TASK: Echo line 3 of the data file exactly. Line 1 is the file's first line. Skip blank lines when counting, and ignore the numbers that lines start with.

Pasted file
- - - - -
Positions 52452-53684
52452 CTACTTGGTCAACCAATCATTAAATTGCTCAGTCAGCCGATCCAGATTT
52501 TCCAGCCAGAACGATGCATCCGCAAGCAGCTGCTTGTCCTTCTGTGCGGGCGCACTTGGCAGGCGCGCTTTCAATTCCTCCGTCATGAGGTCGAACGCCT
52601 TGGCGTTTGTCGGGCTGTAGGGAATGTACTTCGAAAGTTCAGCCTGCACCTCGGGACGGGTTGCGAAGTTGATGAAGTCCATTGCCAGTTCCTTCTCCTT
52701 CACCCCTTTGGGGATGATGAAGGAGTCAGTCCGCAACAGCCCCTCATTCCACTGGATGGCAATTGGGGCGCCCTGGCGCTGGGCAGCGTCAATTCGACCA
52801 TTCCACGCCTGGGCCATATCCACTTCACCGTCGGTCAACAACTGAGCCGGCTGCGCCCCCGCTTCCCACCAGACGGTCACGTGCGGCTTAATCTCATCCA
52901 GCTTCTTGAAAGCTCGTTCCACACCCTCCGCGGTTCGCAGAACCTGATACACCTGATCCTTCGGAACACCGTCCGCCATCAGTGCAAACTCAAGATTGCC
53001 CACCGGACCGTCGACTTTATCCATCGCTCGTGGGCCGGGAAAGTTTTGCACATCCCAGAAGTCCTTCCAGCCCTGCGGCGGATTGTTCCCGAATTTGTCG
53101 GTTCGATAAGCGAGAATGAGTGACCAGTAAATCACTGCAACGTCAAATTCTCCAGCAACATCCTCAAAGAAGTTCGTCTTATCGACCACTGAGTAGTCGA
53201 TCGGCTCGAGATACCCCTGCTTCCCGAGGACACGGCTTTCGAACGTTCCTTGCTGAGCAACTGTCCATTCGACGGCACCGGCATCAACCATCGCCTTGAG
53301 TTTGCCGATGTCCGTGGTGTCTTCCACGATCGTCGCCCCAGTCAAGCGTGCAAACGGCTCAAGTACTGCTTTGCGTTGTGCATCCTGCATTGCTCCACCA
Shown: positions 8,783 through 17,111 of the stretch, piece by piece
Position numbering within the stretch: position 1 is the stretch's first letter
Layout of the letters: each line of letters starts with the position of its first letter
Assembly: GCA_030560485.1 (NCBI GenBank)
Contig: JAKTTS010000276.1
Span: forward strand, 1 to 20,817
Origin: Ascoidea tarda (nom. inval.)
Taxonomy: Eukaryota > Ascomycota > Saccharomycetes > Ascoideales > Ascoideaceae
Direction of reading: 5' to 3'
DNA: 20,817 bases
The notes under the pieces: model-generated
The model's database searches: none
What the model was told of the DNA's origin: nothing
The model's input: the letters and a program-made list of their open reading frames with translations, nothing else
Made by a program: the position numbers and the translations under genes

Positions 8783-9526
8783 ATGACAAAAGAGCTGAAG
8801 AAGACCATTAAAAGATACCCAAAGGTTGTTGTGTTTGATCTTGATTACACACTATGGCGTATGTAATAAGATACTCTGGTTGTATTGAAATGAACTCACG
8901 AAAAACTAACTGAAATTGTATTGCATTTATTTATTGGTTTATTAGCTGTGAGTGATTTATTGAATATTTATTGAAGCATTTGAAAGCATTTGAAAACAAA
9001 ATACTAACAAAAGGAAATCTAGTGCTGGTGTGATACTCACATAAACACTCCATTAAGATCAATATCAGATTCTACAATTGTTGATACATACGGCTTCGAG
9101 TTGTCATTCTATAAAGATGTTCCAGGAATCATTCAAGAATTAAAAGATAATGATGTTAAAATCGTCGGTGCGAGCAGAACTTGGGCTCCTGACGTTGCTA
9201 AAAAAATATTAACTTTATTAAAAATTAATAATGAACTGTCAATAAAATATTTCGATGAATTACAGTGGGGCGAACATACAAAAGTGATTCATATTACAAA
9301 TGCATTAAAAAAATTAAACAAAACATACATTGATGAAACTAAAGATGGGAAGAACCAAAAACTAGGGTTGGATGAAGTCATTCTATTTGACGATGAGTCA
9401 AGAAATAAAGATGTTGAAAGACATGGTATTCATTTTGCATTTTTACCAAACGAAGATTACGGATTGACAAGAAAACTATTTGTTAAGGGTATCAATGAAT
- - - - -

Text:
52501 TCCAGCCAGAACGATGCATCCGCAAGCAGCTGCTTGTCCTTCTGTGCGGGCGCACTTGGCAGGCGCGCTTTCAATTCCTCCGTCATGAGGTCGAACGCCT